The UK is leaving the European Union. At least that’s the plan. The current date for Brexit to take place is 31 October, although there is still considerable uncertainty about what will really happen. Britain’s ‘divorce’ from the EU will mean that the rights of EU citizens living in the UK will change. Under current regulations, EU or EEA citizens have the same rights to live, work and study in the UK as UK citizens, but all of this will change either after 30 June 2021, if the UK manages to strike a deal with the EU, or after 31 December 2020 in a no-deal scenario.
If you’re an EU citizen who has made the UK their home, you may be asking yourself ‘what now?’ The UK government has made several assurances that EU citizens will be able to continue to call the UK home. For that purpose, it has set up the EU Settlement Scheme.
So how does it work?
If you’re an EU, EEA or Swiss citizen currently living in the UK and you want to stay after Brexit you need to apply for the scheme. It’s open now and will remain open until 20 June 2021 or 31 December 2020 in case of a no-deal. You don’t have to pay for it and your application won’t affect your citizenship status in your home country. If your application to the scheme is successful, you’ll either be granted settled or pre-settled status.
With settled status, you’re allowed to stay in the UK indefinitely. To get it you’ll have to have lived in the UK for a continuous five-year period, which means that for five years in a row you have been in the UK for at least six months in any twelve-month period. An exception to this rule is made for ‘important reasons’ such as study, work or military service abroad, in which case you’re allowed to be away for up to twelve months without it affecting your continuous residence count.
Pre-settled status is usually granted if you haven’t been in the UK for five years yet. It will allow you to stay in the UK for another five years and you’ll be able to apply for settled status once you hit five years’ continuous residency.
What does the application process look like?
The process is generally quite quick and can be done online by following this link. The first step is to prove your identity, for which you will need your passport or ID card. You can use the home office’s app (which you can download on any Android phone) to provide your details, send them by post or go to an identity document scanning location.
You’ll also be asked to give proof of residence. The easiest way to do this is by supplying your national insurance number. If you don’t have a national insurance number you’ll be asked to submit other evidence of residency. This could be an annual bank statement, a letter or certificate from your school or university or a utility or council tax bill.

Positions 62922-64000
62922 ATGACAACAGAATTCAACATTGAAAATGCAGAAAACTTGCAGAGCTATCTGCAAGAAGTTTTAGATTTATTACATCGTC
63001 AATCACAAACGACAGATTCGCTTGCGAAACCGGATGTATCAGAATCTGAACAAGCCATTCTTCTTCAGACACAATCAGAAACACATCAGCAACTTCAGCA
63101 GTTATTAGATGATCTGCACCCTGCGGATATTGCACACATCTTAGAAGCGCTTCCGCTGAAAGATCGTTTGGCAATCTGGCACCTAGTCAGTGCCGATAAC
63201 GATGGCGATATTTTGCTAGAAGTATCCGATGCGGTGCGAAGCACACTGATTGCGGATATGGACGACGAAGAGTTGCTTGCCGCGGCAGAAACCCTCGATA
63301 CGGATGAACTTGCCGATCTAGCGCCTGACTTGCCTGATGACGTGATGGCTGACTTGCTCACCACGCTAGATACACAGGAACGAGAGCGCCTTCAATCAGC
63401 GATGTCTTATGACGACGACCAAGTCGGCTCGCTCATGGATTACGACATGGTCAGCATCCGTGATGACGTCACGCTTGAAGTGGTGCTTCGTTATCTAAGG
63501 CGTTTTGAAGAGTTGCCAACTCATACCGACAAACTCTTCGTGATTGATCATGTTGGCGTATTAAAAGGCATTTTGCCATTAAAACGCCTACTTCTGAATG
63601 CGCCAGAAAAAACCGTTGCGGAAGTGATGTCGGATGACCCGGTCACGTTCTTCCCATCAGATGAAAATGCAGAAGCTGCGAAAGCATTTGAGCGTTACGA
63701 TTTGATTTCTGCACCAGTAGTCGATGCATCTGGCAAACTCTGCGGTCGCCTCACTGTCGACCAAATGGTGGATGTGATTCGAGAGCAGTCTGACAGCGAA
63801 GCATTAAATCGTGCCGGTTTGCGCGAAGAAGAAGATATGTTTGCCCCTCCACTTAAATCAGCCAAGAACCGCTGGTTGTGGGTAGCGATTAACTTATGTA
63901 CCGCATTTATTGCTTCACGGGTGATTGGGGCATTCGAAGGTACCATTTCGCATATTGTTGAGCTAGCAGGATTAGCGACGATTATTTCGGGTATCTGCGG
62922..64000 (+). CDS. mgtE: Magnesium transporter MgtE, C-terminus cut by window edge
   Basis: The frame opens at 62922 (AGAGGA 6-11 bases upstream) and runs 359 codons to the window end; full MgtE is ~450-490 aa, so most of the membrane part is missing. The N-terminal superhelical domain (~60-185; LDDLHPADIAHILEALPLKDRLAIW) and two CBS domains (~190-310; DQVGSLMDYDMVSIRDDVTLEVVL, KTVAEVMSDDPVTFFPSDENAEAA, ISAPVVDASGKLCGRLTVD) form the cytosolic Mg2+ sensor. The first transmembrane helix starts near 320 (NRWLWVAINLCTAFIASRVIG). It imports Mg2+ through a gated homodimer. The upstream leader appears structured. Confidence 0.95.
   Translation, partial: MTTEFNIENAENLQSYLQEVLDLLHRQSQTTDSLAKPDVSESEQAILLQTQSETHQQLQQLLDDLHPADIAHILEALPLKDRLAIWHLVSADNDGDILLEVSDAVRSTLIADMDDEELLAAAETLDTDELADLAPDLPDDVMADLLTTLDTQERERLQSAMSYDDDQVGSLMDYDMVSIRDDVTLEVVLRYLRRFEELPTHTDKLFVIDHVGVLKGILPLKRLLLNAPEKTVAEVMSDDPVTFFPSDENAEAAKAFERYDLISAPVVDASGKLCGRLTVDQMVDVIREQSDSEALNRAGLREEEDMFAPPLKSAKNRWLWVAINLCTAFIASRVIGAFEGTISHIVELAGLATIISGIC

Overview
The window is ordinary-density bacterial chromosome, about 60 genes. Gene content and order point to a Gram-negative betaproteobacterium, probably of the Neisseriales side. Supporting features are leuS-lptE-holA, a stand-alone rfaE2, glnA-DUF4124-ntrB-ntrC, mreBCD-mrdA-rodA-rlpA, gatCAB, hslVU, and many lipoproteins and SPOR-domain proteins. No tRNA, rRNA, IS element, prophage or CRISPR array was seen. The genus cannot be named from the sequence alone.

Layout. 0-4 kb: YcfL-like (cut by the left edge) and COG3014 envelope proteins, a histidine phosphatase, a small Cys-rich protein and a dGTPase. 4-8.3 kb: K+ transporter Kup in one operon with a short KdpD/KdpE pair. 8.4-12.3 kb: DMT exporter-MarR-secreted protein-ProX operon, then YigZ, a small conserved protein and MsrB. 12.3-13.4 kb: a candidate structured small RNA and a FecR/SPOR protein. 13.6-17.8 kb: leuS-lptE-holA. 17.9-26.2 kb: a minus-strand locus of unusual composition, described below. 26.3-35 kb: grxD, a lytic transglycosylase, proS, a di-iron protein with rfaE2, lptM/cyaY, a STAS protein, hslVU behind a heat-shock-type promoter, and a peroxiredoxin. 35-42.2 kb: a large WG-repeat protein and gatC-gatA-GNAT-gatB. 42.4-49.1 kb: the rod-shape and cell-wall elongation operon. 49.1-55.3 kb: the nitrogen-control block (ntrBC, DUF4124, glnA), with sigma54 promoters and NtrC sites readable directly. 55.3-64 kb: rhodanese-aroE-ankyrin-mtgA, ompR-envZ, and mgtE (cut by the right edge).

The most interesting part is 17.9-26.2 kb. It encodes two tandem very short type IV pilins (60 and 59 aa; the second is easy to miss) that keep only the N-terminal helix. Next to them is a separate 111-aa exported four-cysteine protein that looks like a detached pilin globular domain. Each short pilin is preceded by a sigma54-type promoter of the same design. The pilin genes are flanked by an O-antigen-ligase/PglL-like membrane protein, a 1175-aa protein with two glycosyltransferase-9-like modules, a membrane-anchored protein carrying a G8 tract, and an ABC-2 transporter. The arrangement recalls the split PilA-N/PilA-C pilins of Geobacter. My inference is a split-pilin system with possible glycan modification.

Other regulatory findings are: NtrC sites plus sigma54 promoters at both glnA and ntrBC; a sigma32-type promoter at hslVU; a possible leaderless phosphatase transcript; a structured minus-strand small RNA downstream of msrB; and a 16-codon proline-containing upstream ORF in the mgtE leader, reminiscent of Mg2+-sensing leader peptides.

The last step is to declare any criminal convictions.
How long will it take to receive your status?
Applications usually take between one and four calendar days to process but may take longer if you’re asked to supply additional information.
What if I’m not happy with the status I’m granted?
You can ask for your application to be reviewed if you’re unhappy with the Home Office’s decision, as long as you do so within 28 days of receiving your decision email. The review will cost £80. Alternatively, you can choose to make a new application, which will be free. Getting in touch with the EU Settlement Scheme Resolution Centre can also help to shed some light on your application and the status you’ve been granted.
Can my status be revoked?
You can lose your settled status if you spend more than five years in a row outside of the UK. For Swiss citizens, this is four years. If you have pre-settled status you can spend up to two years in a row outside the UK, although this will affect your continuous residence count and therefore your chances of getting settled status.
The uncertainty surrounding Brexit may last a little while longer, but hopefully applying to the settlement scheme will give you some peace of mind about your future in the UK. For more information on the EU Settlement Scheme, your rights in the UK or Brexit, check out the Gov.uk website.